Mike Bravo remarked that, in what is otherwise a liberal neighborhood, there is still a conflict over the deep Black History of Venice.But he stated that things grow from a seed.He felt that the attacks on the Spirit in Venice make him stronger, as well as more tender to the History of his ancestors.Mr. Bravo said that the group that meets in front of the First Baptist Church of Venice every Sunday represents the true embodiment of Venice.The group is composed of different racial backgrounds.Even the tourists that come by support the fight.Everyone is stronger and more united and more rooted in the neighborhood.It’s not a top-down movement.It’s made of the “Living History” in the meeting room.

You too can live and learn the History of Venice.It happens every Sunday in front of the First Baptist Church of Venice, on the corner of Westminster Avenue and 7th Avenue in the heart of Venice.The group meets between 1:00 PM and 3:00 PM to save this historic Black church from becoming a private mega-mansion.You can go to to find out how you can help.And how you can be a part of the History of Venice.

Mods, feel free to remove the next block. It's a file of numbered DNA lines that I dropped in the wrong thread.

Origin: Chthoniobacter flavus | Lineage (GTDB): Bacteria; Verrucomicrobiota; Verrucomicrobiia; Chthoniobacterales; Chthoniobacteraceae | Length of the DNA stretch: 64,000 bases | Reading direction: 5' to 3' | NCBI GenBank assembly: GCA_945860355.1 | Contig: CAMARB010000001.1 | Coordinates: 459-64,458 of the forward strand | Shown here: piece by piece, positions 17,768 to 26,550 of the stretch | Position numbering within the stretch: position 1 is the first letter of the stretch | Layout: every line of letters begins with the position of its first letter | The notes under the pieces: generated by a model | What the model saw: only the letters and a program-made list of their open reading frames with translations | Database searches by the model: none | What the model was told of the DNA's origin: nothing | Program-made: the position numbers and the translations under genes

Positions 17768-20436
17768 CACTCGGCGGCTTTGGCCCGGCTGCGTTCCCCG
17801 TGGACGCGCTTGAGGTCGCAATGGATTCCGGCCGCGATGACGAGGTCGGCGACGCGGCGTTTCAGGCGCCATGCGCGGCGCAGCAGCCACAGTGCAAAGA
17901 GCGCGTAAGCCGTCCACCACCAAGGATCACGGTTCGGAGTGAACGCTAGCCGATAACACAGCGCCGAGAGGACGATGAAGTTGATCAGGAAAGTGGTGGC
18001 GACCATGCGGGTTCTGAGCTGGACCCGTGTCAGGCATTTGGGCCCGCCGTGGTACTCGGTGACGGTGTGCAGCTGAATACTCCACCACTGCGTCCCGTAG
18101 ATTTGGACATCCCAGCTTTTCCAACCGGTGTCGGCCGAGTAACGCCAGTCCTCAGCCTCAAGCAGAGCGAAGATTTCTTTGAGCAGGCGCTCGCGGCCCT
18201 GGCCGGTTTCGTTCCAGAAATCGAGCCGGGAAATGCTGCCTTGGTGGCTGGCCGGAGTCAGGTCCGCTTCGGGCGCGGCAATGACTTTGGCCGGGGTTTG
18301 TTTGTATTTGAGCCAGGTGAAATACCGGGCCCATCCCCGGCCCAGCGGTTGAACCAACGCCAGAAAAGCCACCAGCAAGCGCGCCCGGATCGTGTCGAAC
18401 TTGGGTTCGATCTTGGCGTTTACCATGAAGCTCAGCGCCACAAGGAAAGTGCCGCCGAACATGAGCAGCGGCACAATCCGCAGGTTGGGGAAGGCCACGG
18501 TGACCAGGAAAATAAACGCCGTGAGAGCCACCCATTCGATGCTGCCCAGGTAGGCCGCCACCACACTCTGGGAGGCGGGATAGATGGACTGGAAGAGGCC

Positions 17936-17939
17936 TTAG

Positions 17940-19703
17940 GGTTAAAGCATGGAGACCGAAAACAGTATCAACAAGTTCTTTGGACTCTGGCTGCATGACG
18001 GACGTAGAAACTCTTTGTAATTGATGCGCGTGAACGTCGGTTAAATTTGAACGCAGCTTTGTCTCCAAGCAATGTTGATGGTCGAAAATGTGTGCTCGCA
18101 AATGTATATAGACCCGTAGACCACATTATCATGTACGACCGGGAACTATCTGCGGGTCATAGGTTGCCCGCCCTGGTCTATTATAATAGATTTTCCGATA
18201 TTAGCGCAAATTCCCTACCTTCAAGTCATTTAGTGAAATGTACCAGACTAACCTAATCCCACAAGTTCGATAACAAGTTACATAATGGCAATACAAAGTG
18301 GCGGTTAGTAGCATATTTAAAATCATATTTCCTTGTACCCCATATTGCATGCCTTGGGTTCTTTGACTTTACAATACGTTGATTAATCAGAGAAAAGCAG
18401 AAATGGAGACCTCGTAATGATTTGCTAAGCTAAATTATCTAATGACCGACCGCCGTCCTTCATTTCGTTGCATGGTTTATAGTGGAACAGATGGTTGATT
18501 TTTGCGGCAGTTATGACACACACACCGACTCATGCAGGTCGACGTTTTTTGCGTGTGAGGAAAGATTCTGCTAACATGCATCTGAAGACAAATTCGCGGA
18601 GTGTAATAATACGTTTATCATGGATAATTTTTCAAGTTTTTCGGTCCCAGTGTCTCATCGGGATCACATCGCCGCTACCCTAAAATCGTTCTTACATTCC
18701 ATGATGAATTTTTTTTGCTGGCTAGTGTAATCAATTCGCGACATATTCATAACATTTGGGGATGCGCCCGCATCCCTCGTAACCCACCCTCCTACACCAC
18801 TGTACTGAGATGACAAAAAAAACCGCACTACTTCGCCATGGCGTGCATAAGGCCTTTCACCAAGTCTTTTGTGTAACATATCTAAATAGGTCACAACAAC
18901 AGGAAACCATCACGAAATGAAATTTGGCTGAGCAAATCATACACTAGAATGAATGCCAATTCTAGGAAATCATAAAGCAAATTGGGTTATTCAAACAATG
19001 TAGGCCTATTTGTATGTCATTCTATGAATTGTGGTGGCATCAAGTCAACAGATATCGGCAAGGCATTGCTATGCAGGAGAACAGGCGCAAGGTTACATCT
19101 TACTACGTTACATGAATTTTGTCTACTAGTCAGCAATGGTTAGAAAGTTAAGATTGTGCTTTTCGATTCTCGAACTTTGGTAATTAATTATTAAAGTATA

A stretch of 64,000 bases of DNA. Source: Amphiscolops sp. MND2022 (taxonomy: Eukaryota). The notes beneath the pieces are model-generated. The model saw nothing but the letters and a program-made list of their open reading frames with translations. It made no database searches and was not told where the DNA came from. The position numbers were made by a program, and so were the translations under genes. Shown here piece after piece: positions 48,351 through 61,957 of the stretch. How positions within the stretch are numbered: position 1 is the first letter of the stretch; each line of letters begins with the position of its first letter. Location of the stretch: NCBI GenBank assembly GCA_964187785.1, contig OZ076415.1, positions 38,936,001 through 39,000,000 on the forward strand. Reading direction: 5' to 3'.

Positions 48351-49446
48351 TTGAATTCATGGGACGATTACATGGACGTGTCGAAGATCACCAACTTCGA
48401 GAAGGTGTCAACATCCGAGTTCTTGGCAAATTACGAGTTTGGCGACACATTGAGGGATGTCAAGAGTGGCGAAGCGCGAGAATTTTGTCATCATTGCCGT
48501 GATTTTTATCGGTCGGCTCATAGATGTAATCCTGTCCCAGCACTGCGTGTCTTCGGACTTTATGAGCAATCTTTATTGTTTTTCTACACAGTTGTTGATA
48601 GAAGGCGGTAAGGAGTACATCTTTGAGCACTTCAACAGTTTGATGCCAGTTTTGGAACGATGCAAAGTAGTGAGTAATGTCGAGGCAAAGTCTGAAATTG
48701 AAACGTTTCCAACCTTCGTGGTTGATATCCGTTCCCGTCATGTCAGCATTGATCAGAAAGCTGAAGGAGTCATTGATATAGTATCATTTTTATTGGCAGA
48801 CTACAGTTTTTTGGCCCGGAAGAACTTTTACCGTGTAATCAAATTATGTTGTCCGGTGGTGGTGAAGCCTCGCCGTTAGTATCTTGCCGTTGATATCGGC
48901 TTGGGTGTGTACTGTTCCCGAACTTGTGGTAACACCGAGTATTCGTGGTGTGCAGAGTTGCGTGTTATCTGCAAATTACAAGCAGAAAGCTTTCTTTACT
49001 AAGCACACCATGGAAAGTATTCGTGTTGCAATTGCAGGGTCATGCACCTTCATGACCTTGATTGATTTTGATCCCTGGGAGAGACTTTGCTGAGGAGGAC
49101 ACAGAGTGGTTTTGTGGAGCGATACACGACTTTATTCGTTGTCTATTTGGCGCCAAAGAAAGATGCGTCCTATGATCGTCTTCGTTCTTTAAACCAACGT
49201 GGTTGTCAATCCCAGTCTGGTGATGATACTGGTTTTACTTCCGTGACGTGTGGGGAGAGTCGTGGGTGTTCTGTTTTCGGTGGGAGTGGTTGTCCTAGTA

Legal Fund to Save Historic African American Site
Be a part of making history. The Oakwood community of Venice, CA is home to a rich and beautiful African-American legacy. Our flagship battle is centered around a 110 year old African-American landmark called the First Baptist Church of Venice (FBCV) which has been the heart of this community for over 110 years. Our unique historic community is also known as “the last community of color on the California coast.’ We are entrenched in defending our community, which is quickly homogenizing, from predatory real estate speculation and displacement.